Correction: An earlier version of this story did not make clear that the Lawyers Committee for Civil Rights is not allied to any campaign. The story has been corrected.

Thousands of attorneys, representing the two major presidential candidates, their parties, unions, civil rights groups and voter-fraud watchdogs, are in place across the country, poised to challenge election results that may be called into question by machine failures, voter suppression or other allegations of illegal activity.

Election litigation has become an institutionalized part of campaigns since the 2000 presidential race, when Vice President Al Gore won the popular vote but Texas Gov. George W. Bush captured Florida’s 25 electoral votes (it now has 29) — and the White House — after 36 days of lawsuits, recounts and court actions. The volume of court fights triggered by contests up and down the ballot has doubled in the past 12 years, said Richard Hasen, a professor at the University of California at Irvine.

“Election law has become a part of the candidates’ political strategy,” said Hasen, the author of a new book, “The Voting Wars.”

The legal calculus has a new variable this year: Hurricane Sandy. The massive storm has hampered early voting and created concern that those in ravaged areas may have difficulty getting to the polls next Tuesday.

“If there are lingering problems, lack of power, impassable streets, closed polling places — all of those things could lead to litigation just before or on Election Day,” Hasen said.

Explore the 2012 electoral map and view historical results and demographics

With many polls — nationally and in battleground states such as Colorado, New Hampshire, Ohio and Virginia — showing a dead heat between President Obama and Mitt Romney, the two sides are putting unprecedented energy into lawyering up.

Also contributing to the litigious environment is the heightened level of distrust and skepticism about the election process that grew from the 2000 recount, experts say. Magnified and multiplied by the power of social media, those popular suspicions also could drive challenges to the election results.

Both campaigns have legal staffs that have been war-gaming the possibilities. Obama’s effort is headed by former White House counsel Robert Bauer; Romney’s is run by Ben Ginsberg, chief legal counsel for Bush’s 2000 and 2004 campaigns. Both operations declined to discuss the specifics of strategies on the record. But they indicated they are ready for contingencies on Election Day and if the race goes into “overtime.”

“We’ve retained or opened pipelines to the nation’s top experts on voting systems, registration databases, ballot design, student voting and provisional ballots,” said an Obama campaign official who was not authorized to discuss the matter and spoke on the condition of anonymity. “We’re deploying attorneys primarily to battleground states, to a wide variety of polling locations in all kinds of neighborhoods.”

Said a Romney spokesperson who also spoke on the condition of anonymity for the same reason: “We have all the resources and infrastructure we need for any potential dispute or recount.”

Other groups say they have been recruiting and training lawyers. Barbara Arnwine, president and executive director of the Lawyers Committee for Civil Rights, said last week that Election Protection, a coalition of voting rights groups, will draw on thousands of volunteers from more than 200 law firms.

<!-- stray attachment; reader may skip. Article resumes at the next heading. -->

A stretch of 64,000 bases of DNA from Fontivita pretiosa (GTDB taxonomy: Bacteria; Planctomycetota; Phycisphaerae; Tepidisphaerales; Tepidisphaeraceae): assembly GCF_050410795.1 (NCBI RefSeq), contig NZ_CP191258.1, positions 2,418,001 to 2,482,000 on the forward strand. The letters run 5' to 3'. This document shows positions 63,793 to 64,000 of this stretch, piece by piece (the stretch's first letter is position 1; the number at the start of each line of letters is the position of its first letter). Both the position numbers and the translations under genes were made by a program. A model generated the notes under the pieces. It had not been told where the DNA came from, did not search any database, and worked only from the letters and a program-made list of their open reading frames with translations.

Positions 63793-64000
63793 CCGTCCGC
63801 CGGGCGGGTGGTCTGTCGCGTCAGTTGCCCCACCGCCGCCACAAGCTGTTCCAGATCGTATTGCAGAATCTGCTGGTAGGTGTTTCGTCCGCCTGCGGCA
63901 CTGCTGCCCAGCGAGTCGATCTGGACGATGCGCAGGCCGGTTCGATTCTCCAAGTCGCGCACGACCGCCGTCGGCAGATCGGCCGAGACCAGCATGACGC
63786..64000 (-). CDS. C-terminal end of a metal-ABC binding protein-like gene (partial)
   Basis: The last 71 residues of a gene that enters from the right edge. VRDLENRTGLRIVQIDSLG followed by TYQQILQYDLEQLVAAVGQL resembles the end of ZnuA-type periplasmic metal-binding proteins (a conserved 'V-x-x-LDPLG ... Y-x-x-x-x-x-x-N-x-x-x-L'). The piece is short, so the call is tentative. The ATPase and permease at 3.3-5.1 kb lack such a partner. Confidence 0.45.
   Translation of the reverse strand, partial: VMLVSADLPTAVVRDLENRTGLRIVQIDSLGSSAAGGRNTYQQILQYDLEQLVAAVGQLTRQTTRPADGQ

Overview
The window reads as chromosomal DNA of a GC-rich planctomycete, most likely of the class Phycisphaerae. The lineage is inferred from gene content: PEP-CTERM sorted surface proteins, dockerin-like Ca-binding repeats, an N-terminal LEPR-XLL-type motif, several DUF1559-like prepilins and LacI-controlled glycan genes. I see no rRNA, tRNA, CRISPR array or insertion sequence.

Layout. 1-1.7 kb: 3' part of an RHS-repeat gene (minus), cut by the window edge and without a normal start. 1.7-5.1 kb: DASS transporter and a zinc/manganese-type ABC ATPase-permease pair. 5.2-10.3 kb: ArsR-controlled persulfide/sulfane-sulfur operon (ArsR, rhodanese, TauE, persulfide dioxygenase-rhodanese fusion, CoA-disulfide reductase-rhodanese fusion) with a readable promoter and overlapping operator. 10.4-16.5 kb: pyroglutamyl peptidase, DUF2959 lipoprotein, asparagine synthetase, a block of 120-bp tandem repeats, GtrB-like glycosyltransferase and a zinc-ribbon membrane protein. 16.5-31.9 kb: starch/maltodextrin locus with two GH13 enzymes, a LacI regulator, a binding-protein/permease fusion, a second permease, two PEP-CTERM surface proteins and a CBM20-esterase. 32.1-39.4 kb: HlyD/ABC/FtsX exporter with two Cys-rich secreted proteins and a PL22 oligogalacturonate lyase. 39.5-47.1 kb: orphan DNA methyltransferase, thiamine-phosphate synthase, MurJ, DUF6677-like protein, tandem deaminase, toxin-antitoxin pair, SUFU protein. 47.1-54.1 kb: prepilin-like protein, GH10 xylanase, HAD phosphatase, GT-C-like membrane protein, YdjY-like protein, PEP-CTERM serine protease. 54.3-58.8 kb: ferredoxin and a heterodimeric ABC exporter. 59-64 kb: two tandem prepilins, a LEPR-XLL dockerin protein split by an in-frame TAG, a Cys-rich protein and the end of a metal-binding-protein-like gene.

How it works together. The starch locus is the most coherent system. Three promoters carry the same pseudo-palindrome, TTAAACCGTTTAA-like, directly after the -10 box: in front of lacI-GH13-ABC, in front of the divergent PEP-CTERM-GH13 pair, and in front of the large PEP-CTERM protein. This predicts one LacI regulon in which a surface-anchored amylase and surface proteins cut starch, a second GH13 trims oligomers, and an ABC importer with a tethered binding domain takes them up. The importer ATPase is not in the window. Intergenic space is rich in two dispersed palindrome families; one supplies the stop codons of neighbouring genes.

David Norcross, chairman of the National Republican Lawyers Association, said many of the group’s 4,500 members are engaged. “We’re collecting all the information we need to buy airline tickets, so we know who to send where,” he said. “We have been doing our homework.”

Norcross said he has dispatched legal help at the request of the Romney campaign. Attorneys have been in Palm Beach County, Fla., where nearly 30,000 absentee ballots were unable to be electronically scanned because of a printing error. Officials are hand-copying the ballots so they can be counted. Lawyers are watching.

Legal experts say it would take an unusual confluence of circumstances to create the kind of legal donnybrook the nation witnessed in Florida: a state with a decisive number of electoral votes, a razor-thin margin separating winner and loser, and a significant number of votes unaccounted for.

“Anyone can bring a lawsuit. The question is whether you can get a judge to hear it and act on it,” said Doug Chapin, director of the Program for Excellence in Election Administration at the University of Minnesota.

Democrats say legal work this year on the front end of the election process — especially the successful challenges to voter ID laws in states such as Texas — is the most significant development.

“Contrary to some reports, there have not been far-reaching and significant changes to voter ID laws in the battleground states since 2008,” Bauer and Obama deputy campaign manager Stephanie Cutter said in a memo circulated to reporters last week. “In states like North Carolina, Iowa, and Michigan, proposed changes were rejected and did not become law; In other states like Ohio, New Hampshire, Wisconsin and Pennsylvania, legal challenges have proven highly successful in turning back unconstitutional attacks on voting rights.”

Charles Lichtman, a Democratic lawyer in Florida who is active in election issues, said that after Election Day, by and large, “it’s too late. There’s nothing that can be done for the most part once the ballots have been cast. That’s why the voter protection effort is on the front end.”

He added: “It would have to be the perfect storm. Then again, we live in the land of hurricanes.”